Employees at online furniture giant Wayfair are organizing a walkout to protest the retailer’s sale of $200,000 worth of beds and other furniture to a Texas detention center for migrant children.
The walkout, planned for Wednesday at 1:30 p.m. near the company’s Boston headquarters, comes after Wayfair executives said they would fulfill an order for beds and other items for a detention center in Carrizo Springs, Tex., according to two Wayfair employees who spoke on the condition of anonymity. The order was placed by BCFS, a government contractor that manages the facility.
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In September, Wayfair sold furniture to another BCFS facility in Tornillo, Tex., that held more than 2,500 teenagers, according to employees. That camp was closed in January following “serious safety and health” concerns.
“We’re walking out in protest of our leadership’s decision to sell to reprehensible concentration camps,” an employee said. “We had hoped that raising awareness would be enough for them to do the right thing, but it wasn’t. We want to make it clear that this is not a political issue — it’s a humanitarian issue, and we will not back down.”
The protest comes days after lawyers and doctors reported that children were being denied basic items including toothpaste and soap at a detention center in Clint, Texas.
Wayfair employees on Friday sent a letter to company executives asking that they cease all business with contractors that operate detention camps for immigrants. Nearly 550 Wayfair employees signed the letter.
The company’s leadership team responded Monday, saying they would move forward with the order. Representatives for Wayfair did not respond to calls and emails seeking comment.
“As a retailer, it is standard practice to fulfill orders for all customers and we believe it is our business to sell to any customer who is acting within the laws of the countries in which we operate,” they wrote, according to a copy of the letter obtained by The Washington Post. “Your fellow employees hold a wide range of opinions and perspectives and Wayfair, as a mass-market brand, is oriented to serve a broad and diverse customer base.”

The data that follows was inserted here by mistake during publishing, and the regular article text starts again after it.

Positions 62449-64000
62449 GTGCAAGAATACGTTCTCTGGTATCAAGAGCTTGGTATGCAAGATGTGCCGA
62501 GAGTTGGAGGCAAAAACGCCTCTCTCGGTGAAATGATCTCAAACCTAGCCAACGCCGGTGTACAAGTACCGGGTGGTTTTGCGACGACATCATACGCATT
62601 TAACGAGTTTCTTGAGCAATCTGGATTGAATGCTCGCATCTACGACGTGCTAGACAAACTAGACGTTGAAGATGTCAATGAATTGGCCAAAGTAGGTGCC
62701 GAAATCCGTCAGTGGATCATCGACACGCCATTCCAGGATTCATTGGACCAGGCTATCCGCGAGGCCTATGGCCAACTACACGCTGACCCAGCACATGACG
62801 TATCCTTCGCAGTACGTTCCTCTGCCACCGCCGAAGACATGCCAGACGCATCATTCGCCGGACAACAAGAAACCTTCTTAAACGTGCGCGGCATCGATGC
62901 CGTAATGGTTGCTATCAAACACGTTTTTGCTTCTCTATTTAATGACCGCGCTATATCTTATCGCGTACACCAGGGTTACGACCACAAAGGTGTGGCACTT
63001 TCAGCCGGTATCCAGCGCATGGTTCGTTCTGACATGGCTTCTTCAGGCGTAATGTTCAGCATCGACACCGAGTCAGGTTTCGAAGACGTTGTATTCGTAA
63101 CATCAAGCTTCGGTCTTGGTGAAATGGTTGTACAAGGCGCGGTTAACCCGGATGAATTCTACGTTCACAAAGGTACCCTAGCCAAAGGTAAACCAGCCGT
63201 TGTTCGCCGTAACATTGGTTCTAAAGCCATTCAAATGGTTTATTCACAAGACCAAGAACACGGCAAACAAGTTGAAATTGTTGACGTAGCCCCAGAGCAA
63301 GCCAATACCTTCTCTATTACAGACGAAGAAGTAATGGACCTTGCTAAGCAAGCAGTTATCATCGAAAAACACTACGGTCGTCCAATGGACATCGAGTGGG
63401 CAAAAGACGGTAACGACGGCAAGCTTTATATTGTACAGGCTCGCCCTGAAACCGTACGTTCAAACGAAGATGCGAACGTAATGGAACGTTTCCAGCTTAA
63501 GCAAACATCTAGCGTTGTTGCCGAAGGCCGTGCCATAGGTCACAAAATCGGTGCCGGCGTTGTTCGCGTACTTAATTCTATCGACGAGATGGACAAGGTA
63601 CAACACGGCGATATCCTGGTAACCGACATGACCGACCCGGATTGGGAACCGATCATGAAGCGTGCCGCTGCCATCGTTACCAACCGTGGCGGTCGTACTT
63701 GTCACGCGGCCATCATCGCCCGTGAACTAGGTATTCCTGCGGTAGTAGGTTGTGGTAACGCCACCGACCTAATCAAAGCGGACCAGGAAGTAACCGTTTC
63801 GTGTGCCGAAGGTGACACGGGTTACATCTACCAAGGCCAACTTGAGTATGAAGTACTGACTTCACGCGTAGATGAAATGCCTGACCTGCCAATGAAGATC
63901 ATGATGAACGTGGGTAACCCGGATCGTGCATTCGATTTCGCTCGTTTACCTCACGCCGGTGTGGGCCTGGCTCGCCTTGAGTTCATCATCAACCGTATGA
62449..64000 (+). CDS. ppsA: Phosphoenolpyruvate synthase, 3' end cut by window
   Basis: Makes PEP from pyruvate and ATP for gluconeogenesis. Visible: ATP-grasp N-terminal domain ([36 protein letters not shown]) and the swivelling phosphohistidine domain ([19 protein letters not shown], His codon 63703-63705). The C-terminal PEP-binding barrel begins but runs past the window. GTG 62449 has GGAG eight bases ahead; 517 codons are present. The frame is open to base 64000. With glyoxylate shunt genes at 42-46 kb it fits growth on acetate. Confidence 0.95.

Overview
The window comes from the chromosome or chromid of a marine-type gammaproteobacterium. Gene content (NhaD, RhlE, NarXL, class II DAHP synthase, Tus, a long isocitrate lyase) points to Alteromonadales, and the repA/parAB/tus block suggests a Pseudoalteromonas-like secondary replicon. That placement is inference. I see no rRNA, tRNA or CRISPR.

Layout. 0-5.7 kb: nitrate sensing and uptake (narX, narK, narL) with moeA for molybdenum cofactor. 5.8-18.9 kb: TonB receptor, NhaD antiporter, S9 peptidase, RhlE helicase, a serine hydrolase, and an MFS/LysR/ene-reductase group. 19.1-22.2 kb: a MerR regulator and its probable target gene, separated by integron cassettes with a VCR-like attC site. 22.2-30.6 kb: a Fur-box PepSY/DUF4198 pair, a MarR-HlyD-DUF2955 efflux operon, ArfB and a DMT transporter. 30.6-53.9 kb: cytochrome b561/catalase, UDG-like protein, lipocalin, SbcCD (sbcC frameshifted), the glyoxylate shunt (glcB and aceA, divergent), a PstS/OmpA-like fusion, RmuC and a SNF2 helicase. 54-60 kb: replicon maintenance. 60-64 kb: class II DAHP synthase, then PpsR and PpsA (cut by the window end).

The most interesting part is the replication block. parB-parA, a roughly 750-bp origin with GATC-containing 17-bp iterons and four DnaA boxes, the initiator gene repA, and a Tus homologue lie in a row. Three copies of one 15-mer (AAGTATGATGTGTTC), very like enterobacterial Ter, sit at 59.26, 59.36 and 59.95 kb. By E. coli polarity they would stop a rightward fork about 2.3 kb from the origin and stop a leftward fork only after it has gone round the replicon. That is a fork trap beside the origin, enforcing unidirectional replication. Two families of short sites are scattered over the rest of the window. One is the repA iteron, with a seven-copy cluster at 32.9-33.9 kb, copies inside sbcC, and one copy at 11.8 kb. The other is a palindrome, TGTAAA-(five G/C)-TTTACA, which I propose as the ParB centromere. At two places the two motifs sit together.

Employees are now calling on Wayfair to donate profits from the sale — estimated to be about $86,000 — to Refugee and Immigrant Center for Education and Legal Services (RAICES), a Texas-based nonprofit organization that provides legal services to immigrants.
“At the very least, we do not want to profit off these sales,” the employee said. “Additionally, we want to make sure that we have a system in place to prevent anything like this happening again.”
Although the order placed last week by BCFS might help provide beds to children who could otherwise be sleeping on the floor, Wayfair employees said they felt strongly that the company should not support the government’s efforts to detain migrants seeking asylum.
“Supporting racist policy for the right reasons still means you’re supporting racist policy,” the employee said. “Our attention and energy should be devoted to shutting camps down, not towards making them better.”
Wayfair, founded by Niraj Shah and Steven Conine in 2002, has become an online powerhouse with nearly $7 billion in annual sales. The company also owns furniture and home goods sites Joss & Main, AllModern, Birch Lane and Perigold.
“We want to work for a company we’re proud of,” one employee said. “We cannot sit silently as these atrocities continue at the border.”
The walkout is the latest in a series of worker protests at major companies. Google employees last year walked out twice: the first time, to protest sexual misconduct at the firm; and the second, in response to its plans to create a censored search engine in China.
The Wayfair movement gained traction on Twitter, where dozens of Wayfair shoppers said they would stop buying from the company. A Twitter account, @Wayfairwalkout, created Tuesday morning, had more than 7,000 followers by 4 p.m.